5 Exercises That Make Me Cringe

This time of year gyms across the country are full of eager people trying to get in shape for the summer. While they may have good intentions, poor exercise choices or technique do more than sculpt muscles; they wreak havoc on your joints. Here s a list of my current top 5 most useless exercises, and why they do more harm than good. #1 Lat Pull Downs - Behind the Neck - Pulling behind the neck forces you into poor posture. Its also stressful, and potentially dangerous for your cervical spine or neck. Additionally, your moving your arms against their natural scapular plane, placing the shoulder joint in a compromising end range of motion. While its great you are working some pulls into your push dominant routine, a better way to perform this movement, would be in front of your face, down to your collar bone. Keep your shoulders down, and your shoulder blades pulled together. You ll continue to reap the same muscle and strength building benefits, without the potential for injury.


#2 Sit-ups & Crunches - Again, your putting more stress on your neck and spine, than your abs. With the exception of getting out of bed once a day, this is a pointless exercise. Train those same six pack building muscles with these core stability exercises, and save your spine.




#3 Protracted Rows with lower back flexion- Everybody does this. It feels like you are getting more range of motion. Its also allows you to move more weight. Unfortunately, your putting undue stress on your shoulder joints, scapulas, and lower back. Sit up tall, keep your shoulders down and relaxed, and squeeze your shoulder blades together. Spare your shoulders and spine and focus the attention on the muscle building effects of your upper back and biceps.



#4 Dumbbell Side Bends - So you want to burn those love handles? They're there because of a poor diet, not a lack of lateral flexion. A flexed and rotated spine is a great way to blow a disk in your lower back. Give your lumbar vertebrae a break and try some of the lateral stability exercises, I have here. I promise they re a lot more challenging for your obliques, and a lot better for your lower back.




#5 Bench Dips - Dips are a great upper body push for the chest, shoulders and triceps. They are also very challenging. Doing bench dips with your feet supported on the floor is not a regression. Again, you're placing a tremendous amount of anterior pressure on your shoulder joint, which can lead to soft tissue damage. If you struggle with a traditional dip, supplement with machine assisted dips or other elbow extension exercises, until you are strong enough to perform this movement correctly. Many of us could still get a lot out of the traditional pushing exercises before moving on to dips, but never bench dips.

Cannonball Abs

If you clicked on this link to learn about six pack abs, you came to the wrong site. Try Muscle and Fiction magazine. I don't care how many crunches Britney Spears does each day, we all know washboard abs are 100% diet anyway. This article IS about core stability. Despite popular ab training regimens, your abdominals function to resist movement and stabilize the spine, more than aiding movement and mobilizing the spine. Your spine is very mobile and because of this mobility, its vulnerable to fractures and disc pathologies. Your core, which includes the muscles of your abdominals, obliques and lower back, are your body's natural weight belt, for stabilizing the spine under various loads and stressors during movement. They serve to resist flexion and extension of the lumbar spine, front to back, side to side.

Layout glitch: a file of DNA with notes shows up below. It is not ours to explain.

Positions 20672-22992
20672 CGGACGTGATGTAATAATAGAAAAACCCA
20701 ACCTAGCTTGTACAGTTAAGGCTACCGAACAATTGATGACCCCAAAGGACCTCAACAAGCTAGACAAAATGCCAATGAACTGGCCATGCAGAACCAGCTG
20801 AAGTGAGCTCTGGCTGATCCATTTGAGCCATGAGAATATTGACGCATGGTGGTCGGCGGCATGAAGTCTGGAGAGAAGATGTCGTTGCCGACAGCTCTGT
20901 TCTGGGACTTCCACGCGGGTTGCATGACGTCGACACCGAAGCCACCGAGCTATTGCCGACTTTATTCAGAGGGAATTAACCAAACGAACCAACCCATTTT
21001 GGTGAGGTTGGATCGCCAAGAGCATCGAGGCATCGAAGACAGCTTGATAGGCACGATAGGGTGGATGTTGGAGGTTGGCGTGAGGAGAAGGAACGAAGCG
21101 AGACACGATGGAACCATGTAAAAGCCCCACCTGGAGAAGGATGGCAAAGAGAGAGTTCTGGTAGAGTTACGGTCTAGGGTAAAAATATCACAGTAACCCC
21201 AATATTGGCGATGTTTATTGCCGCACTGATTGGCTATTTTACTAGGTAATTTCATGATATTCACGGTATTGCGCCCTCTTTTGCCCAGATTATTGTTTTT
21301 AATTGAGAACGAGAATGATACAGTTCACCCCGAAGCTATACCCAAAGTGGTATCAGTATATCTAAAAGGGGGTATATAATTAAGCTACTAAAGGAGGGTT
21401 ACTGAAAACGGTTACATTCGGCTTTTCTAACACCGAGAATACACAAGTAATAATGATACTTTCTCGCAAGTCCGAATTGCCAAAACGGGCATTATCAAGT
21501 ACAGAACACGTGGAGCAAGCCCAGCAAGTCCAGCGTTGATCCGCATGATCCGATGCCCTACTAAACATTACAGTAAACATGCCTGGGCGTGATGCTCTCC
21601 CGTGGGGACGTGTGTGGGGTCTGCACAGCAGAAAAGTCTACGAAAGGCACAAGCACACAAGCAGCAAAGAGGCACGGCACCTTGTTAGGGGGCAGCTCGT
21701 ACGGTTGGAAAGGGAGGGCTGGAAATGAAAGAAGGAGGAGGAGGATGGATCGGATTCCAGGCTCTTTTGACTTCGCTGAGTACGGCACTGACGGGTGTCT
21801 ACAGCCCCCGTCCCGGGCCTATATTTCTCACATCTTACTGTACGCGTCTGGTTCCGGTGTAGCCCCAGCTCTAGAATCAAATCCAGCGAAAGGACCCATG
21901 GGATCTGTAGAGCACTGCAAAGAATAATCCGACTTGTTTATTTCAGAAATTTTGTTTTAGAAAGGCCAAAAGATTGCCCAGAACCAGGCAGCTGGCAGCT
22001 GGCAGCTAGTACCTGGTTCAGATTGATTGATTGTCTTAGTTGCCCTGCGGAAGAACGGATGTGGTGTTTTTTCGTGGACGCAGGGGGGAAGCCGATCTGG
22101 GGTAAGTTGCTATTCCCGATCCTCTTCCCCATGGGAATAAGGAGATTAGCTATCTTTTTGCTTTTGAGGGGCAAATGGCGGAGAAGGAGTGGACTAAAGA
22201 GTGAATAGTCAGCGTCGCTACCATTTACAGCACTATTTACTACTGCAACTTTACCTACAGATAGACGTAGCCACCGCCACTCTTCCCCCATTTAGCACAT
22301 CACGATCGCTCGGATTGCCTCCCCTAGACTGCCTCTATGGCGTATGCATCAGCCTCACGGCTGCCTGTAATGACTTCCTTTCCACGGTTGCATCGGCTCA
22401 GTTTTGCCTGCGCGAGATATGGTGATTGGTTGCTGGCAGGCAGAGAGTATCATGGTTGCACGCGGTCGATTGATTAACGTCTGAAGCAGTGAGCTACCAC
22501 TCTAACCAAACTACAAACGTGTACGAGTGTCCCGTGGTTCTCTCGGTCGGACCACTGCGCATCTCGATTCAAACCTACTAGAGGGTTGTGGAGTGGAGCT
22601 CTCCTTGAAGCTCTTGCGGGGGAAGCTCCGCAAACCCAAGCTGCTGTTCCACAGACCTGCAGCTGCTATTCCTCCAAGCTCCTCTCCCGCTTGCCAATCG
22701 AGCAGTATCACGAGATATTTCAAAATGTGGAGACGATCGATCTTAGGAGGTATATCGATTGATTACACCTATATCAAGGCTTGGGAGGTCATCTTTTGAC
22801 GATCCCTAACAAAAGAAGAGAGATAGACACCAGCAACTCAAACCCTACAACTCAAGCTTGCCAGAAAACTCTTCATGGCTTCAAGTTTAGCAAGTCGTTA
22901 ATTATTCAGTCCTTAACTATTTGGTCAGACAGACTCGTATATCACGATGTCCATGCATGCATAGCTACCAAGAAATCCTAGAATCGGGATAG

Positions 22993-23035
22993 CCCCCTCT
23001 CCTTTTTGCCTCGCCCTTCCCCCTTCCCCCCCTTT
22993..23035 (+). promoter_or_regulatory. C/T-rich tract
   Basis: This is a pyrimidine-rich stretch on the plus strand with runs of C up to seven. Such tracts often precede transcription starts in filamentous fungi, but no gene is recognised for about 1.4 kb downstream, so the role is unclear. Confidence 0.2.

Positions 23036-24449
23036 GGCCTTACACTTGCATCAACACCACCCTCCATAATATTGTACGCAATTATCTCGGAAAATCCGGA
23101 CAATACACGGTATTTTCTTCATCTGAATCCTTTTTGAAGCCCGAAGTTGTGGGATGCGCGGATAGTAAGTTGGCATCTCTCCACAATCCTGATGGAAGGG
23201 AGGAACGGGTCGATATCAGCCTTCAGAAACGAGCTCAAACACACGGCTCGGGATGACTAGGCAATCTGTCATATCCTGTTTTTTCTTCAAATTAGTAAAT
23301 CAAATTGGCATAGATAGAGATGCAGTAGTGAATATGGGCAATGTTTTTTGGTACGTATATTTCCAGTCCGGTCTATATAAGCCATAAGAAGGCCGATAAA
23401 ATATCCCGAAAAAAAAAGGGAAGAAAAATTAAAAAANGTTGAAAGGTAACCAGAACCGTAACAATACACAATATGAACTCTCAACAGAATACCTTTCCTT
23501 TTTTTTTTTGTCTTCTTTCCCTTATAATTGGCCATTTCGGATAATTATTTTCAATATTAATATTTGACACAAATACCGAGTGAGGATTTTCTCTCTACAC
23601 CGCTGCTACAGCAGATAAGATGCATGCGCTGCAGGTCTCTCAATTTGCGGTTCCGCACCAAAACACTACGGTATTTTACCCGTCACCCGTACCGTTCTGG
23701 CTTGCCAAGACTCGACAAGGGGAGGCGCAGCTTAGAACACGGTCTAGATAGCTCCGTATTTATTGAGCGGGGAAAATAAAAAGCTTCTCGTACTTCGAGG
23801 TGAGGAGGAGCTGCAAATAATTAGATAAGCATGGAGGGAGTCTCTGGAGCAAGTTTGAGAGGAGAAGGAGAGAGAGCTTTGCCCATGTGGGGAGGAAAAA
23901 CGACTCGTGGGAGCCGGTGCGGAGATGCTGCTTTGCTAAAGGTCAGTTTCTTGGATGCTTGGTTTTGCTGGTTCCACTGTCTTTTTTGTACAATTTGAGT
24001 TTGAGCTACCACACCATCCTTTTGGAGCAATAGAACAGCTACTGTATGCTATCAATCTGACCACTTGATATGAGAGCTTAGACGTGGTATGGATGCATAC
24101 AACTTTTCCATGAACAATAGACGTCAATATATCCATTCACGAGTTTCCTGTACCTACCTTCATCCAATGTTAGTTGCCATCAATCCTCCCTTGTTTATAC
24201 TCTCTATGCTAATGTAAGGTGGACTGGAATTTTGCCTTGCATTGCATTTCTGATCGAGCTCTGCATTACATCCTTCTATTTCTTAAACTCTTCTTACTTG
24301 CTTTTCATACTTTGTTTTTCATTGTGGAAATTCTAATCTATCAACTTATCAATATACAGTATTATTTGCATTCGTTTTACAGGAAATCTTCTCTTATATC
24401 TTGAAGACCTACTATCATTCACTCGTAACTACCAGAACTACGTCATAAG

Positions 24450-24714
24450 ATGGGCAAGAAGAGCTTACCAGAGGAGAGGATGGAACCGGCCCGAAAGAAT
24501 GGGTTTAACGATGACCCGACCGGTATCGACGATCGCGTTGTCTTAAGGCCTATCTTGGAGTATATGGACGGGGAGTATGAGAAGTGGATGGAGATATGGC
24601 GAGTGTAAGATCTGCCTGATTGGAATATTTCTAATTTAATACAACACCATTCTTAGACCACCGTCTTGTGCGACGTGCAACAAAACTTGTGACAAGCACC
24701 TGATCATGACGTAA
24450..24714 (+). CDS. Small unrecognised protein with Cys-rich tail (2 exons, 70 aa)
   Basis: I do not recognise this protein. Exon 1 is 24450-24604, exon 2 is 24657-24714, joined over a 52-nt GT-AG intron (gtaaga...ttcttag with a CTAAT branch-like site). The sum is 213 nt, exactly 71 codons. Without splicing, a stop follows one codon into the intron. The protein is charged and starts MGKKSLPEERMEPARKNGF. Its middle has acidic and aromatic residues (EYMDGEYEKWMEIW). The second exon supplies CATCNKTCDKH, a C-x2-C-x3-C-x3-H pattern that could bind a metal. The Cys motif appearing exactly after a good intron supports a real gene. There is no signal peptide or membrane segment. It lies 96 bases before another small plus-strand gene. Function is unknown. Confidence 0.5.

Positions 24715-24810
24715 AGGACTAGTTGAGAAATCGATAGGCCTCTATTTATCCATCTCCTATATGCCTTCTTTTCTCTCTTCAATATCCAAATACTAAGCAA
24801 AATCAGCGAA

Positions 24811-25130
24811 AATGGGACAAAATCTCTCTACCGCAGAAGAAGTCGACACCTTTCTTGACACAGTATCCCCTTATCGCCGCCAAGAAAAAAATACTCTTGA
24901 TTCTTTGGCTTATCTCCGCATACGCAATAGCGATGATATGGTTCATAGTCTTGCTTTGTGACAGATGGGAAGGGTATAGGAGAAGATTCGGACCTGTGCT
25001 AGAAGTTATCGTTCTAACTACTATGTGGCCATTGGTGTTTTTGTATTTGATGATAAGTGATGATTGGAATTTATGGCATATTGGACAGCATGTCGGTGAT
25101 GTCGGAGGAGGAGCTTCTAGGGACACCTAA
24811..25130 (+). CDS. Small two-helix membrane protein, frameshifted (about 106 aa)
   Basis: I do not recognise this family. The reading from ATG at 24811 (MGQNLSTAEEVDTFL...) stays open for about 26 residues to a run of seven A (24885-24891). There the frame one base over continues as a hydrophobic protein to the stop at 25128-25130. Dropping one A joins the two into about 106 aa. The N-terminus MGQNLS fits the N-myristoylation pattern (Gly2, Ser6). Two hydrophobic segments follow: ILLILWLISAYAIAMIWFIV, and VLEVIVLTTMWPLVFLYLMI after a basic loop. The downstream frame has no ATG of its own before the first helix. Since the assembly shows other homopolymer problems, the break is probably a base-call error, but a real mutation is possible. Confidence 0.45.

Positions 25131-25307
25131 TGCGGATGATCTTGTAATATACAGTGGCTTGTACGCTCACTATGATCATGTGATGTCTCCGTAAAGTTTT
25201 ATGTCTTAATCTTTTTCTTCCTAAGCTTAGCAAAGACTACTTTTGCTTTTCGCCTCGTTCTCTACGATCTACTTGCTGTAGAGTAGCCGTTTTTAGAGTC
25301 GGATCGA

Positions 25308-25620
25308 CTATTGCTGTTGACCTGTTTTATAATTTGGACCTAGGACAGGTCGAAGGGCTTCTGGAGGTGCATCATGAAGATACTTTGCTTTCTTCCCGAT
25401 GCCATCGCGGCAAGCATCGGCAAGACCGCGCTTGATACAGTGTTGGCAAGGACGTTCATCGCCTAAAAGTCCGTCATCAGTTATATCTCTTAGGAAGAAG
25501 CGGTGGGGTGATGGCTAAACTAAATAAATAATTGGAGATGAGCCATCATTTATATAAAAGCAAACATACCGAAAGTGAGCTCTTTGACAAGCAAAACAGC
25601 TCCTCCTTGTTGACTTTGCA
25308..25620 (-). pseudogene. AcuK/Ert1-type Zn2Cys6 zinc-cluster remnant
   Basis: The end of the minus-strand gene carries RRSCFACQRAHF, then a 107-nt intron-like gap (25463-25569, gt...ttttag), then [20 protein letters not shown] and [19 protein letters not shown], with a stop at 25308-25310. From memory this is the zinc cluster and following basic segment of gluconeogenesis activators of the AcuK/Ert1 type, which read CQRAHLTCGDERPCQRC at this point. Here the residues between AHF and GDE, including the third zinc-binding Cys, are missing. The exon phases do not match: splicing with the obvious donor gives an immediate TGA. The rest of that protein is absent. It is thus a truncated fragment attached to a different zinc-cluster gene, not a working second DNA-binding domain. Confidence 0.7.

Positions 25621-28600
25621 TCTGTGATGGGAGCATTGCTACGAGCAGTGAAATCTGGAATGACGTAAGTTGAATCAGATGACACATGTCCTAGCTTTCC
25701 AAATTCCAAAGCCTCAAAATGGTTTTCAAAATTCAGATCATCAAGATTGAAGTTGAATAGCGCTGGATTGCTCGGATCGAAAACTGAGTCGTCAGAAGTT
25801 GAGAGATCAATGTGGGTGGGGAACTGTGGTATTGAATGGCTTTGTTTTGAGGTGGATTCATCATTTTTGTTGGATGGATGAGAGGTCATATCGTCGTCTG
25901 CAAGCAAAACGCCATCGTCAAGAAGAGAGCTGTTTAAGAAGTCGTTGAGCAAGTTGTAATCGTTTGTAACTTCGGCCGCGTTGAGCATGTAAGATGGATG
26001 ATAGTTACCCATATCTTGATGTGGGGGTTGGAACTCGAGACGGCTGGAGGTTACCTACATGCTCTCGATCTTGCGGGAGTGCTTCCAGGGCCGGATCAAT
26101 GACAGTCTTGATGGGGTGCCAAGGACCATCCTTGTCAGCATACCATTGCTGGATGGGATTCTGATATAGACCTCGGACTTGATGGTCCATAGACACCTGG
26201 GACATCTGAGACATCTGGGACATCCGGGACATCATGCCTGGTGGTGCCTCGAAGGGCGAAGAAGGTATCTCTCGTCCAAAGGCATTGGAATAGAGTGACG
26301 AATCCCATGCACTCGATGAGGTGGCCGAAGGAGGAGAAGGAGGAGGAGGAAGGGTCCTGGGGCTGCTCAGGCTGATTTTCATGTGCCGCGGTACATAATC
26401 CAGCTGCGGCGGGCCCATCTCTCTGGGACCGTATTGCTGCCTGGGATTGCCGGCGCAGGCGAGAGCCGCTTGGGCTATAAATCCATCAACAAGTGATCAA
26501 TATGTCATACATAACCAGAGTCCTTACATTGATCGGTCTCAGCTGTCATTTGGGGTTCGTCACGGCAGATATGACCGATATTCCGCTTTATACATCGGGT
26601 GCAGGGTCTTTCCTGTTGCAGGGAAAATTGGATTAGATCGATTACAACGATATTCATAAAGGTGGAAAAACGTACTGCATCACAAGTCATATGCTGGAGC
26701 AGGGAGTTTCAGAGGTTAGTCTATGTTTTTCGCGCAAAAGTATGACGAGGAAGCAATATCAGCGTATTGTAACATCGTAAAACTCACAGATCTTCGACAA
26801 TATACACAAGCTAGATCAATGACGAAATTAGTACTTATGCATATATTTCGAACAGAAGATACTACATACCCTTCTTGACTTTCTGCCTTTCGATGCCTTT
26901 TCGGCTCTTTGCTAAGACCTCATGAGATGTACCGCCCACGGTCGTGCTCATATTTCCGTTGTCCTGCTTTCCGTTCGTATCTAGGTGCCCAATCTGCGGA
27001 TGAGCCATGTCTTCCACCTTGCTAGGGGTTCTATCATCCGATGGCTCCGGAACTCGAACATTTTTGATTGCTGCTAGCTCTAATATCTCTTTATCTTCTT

We all have experienced, or know someone, who has thrown their back out. Often it occurred doing something as innocent as bending over to pick up something light, tying a shoe lace, etc. Occasionally, it was something more aggressive like moving a heavy object, and not "using your legs." In both situations, your spine was in a flexed position, a forward bend. The majority of disc herniations are posteriorly displaced, and occur in this hunched over position. Common ab exercises like sit ups and crunches reinforce this hunched position, often putting undue stress on the spine in this flexed position. Over time, repeated flexion of the spine may ultimately lead to a spinal injury. Watch someone's ab routine next time you are at the gym and notice the excessive strain and force they seem to be putting on their spine from their neck down to their lower back. Are they working their spine or their abs?? With exception of sitting up out of bed in the morning, twice if you take a nap, sit ups provide no real world functional use.  Training the muscles of the core to resist flexion, will stabilize the spine and protect your discs from injury. Exercises like planks, dead lifts, and over head pressing, load the spine, engaging your core to resist extension and flexion of the lumbar spine. Add some of the exercises I have in my Core Stabilization section for greater challenge, spine health, stronger abs, and with a proper diet, "six pack abs." With smarter core training, you too can have cannonball strength abdominals! Don't take my word for it, read famed spine specialist, Stuart McGill's take on spinal health and core training.

Core Training: Evidence Translating to Better Performance and Injury Prevention